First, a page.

I Took The One Less Traveled By
Two roads diverged in a yellow wood,
And sorry I could not travel both
And be one traveler, long I stood
And looked down one as far as I could
To where it bent in the undergrowth;
You’ve probably read this famous Robert Frost poem in some high school or college English lit class. It has always been my favorite. The entire concept sweeps me away every time: a lone traveler ultimately choosing where his life will go next. It’s almost romantic. In my mind’s eye, I’ve always seen my life as being as large and bold as fresh ink on a crisp, white sheet of paper. Oh, how I was going to make such a difference with my work. I was never discouraged about my future, no matter what was happening in the present.
True to the traveler in the poem, the paths I chose turned out to be riddled with hazards that injured, maimed, and even took many away from me. I wasn’t a great writer, but I was an excellent dreamer with larger-than-life ideas. I had my youth and I always saw myself as strong and determined. I just needed to keep believing in myself.
I soon found out that life doesn’t obey just because we say “pretty please”. With each passing year, the life that I had once envisioned became fuzzier and more distant. Before I knew it, I could barely think about my dreams without it feeling like a punch to the gut. By the time I had kids, my needs and fantasy life became a distant second. I am happy that at least I got the motherhood-part right - my boys make it all worth it.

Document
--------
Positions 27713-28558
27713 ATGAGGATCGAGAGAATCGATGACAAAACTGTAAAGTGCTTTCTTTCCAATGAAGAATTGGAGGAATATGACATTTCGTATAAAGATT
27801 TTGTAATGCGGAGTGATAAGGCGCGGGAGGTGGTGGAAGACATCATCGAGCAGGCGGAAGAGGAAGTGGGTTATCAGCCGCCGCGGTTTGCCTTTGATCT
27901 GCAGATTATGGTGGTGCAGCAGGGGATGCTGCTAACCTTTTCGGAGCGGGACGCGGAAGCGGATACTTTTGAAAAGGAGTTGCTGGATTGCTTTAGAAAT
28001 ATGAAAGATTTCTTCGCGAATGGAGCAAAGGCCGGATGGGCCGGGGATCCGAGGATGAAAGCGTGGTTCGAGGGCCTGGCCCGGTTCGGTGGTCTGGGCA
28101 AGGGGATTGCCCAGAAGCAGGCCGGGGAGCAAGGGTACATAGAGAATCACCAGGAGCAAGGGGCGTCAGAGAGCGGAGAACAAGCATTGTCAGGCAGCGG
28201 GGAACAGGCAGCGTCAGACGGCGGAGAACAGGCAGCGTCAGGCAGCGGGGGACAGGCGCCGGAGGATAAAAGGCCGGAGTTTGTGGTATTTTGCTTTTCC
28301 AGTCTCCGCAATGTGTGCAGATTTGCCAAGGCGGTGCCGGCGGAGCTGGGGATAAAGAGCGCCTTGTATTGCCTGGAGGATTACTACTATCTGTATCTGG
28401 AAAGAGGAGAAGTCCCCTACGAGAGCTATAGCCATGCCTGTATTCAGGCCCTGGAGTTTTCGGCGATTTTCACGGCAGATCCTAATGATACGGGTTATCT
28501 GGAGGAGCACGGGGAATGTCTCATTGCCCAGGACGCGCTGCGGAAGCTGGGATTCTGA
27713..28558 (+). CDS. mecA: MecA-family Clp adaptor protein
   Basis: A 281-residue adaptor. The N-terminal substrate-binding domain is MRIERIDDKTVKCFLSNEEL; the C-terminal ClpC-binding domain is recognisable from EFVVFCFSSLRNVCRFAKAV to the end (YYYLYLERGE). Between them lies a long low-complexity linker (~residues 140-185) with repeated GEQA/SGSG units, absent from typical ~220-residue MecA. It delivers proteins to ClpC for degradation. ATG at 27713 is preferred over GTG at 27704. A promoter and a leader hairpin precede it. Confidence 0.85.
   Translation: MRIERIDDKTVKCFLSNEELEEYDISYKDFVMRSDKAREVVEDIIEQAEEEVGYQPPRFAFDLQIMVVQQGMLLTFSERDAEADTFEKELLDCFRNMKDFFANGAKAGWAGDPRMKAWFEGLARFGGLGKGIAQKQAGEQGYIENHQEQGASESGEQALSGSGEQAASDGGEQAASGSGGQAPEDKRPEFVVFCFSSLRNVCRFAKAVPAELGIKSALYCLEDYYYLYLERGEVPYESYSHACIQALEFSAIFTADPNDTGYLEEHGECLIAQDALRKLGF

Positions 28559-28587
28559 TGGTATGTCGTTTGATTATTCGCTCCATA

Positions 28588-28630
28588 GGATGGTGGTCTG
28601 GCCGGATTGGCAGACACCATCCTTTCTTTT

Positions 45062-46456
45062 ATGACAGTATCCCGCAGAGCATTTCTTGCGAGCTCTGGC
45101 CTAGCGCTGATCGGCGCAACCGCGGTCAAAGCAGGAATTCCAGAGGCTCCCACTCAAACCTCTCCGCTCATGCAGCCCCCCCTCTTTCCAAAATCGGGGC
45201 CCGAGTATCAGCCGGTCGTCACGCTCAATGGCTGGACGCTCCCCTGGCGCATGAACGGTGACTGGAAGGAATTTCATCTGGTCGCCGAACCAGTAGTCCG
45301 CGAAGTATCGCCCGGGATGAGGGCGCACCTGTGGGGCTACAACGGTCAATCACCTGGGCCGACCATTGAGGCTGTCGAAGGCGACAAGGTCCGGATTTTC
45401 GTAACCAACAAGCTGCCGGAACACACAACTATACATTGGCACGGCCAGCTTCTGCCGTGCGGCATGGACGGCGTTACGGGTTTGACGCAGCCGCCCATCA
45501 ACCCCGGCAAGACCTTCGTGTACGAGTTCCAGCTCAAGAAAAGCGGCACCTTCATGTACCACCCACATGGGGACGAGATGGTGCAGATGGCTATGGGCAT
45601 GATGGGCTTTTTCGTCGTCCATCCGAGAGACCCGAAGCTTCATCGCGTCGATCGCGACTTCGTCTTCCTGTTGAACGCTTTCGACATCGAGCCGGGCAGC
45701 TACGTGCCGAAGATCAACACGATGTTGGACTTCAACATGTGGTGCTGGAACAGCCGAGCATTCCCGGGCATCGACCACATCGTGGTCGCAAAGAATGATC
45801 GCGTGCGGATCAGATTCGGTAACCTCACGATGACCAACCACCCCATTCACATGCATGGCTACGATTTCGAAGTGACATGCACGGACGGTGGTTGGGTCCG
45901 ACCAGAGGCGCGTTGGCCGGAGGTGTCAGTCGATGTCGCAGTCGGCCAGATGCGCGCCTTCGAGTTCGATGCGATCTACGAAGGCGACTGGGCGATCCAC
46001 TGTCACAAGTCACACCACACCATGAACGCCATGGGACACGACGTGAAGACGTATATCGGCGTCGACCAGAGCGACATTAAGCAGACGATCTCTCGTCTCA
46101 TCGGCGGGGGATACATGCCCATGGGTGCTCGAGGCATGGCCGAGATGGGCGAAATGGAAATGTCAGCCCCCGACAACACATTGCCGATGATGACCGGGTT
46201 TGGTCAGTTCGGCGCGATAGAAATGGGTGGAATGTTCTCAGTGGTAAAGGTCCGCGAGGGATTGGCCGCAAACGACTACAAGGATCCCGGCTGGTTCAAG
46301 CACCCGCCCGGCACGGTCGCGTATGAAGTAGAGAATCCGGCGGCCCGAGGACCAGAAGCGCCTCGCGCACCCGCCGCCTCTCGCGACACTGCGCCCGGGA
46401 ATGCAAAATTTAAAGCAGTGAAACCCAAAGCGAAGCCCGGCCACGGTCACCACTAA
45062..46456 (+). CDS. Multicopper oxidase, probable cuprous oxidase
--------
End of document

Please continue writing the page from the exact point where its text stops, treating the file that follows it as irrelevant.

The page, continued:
And then it all went to hell. My sister took her life in December of 1999. I felt I understood why, but my heart was lost. I found myself standing off of the beaten path under a cloud of pure darkness. If I tried to feel my way out, the thorns would leave me bloodied and crippled - I felt alone and defeated. The windows were open, but I no longer saw light. I felt nothing but coldness, I had essentially died along with my sister. I was broken.
Why the poem? It isn’t for inspiration. In fact, when I look at it now, I have to swallow the bile that collects in the back of my throat, driven by memories of what went wrong. So much was misplaced.
I couldn’t sleep, I wasn’t thinking right, I was only but a shell of who I once was. One day, I stood my boys on the back of the couch and painted their outlines on the wall, from largest to the smallest. It wasn’t art, rather the rambling hand of a woman going insane. Written above the three stick figures were the first five lines of Robert Frost’s poem, The Road Not Taken. His words were painted like graffiti above the shadow of three boys that desperately needed their mom.
How does it end? Surprisingly, my story ends eerily similar to the way Mr. Frost ended this iconic masterpiece. I did win, but in a different way than I had ever imagined. It wasn’t pretty, but I won, and that is what I must remember. I made it through, and so can you.
I shall be telling this with a sigh
Somewhere ages and ages hence:
Two roads diverged in a wood, and I—
I took the one less traveled by,
And that has made all the difference.
I hope everyone has a great day! Let’s talk again tomorrow, I’ll bring the coffee. -R.